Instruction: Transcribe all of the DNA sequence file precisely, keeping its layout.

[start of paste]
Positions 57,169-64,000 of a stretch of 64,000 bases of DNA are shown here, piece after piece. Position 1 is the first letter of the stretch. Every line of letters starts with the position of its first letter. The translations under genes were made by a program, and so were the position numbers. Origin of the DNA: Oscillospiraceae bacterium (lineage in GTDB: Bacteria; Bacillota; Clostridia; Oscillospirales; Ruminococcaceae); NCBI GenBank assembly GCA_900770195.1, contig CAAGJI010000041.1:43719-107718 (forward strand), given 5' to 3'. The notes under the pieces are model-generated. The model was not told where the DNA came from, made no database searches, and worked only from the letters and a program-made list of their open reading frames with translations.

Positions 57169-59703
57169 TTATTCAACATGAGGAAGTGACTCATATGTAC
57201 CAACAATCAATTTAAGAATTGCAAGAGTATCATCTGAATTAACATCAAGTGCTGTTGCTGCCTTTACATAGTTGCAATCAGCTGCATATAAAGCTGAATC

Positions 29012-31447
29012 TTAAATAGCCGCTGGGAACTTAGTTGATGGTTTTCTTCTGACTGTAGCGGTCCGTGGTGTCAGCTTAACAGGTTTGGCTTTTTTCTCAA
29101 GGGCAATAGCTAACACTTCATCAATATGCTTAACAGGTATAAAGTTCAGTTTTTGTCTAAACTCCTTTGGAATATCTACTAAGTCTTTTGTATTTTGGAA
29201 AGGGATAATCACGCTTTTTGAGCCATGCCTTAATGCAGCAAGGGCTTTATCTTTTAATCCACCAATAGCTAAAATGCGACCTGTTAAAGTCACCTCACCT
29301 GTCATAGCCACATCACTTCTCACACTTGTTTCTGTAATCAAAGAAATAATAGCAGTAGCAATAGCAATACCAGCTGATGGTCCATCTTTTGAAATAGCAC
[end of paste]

Positions 57,169-64,000 of a stretch of 64,000 bases of DNA are shown here, piece after piece. Position 1 is the first letter of the stretch. Every line of letters starts with the position of its first letter. The translations under genes were made by a program, and so were the position numbers. Origin of the DNA: Oscillospiraceae bacterium (lineage in GTDB: Bacteria; Bacillota; Clostridia; Oscillospirales; Ruminococcaceae); NCBI GenBank assembly GCA_900770195.1, contig CAAGJI010000041.1:43719-107718 (forward strand), given 5' to 3'. The notes under the pieces are model-generated. The model was not told where the DNA came from, made no database searches, and worked only from the letters and a program-made list of their open reading frames with translations.

Positions 57169-59703
57169 TTATTCAACATGAGGAAGTGACTCATATGTAC
57201 CAACAATCAATTTAAGAATTGCAAGAGTATCATCTGAATTAACATCAAGTGCTGTTGCTGCCTTTACATAGTTGCAATCAGCTGCATATAAAGCTGAATC

Positions 29012-31447
29012 TTAAATAGCCGCTGGGAACTTAGTTGATGGTTTTCTTCTGACTGTAGCGGTCCGTGGTGTCAGCTTAACAGGTTTGGCTTTTTTCTCAA
29101 GGGCAATAGCTAACACTTCATCAATATGCTTAACAGGTATAAAGTTCAGTTTTTGTCTAAACTCCTTTGGAATATCTACTAAGTCTTTTGTATTTTGGAA
29201 AGGGATAATCACGCTTTTTGAGCCATGCCTTAATGCAGCAAGGGCTTTATCTTTTAATCCACCAATAGCTAAAATGCGACCTGTTAAAGTCACCTCACCT
29301 GTCATAGCCACATCACTTCTCACACTTGTTTCTGTAATCAAAGAAATAATAGCAGTAGCAATAGCAATACCAGCTGATGGTCCATCTTTTGAAATAGCAC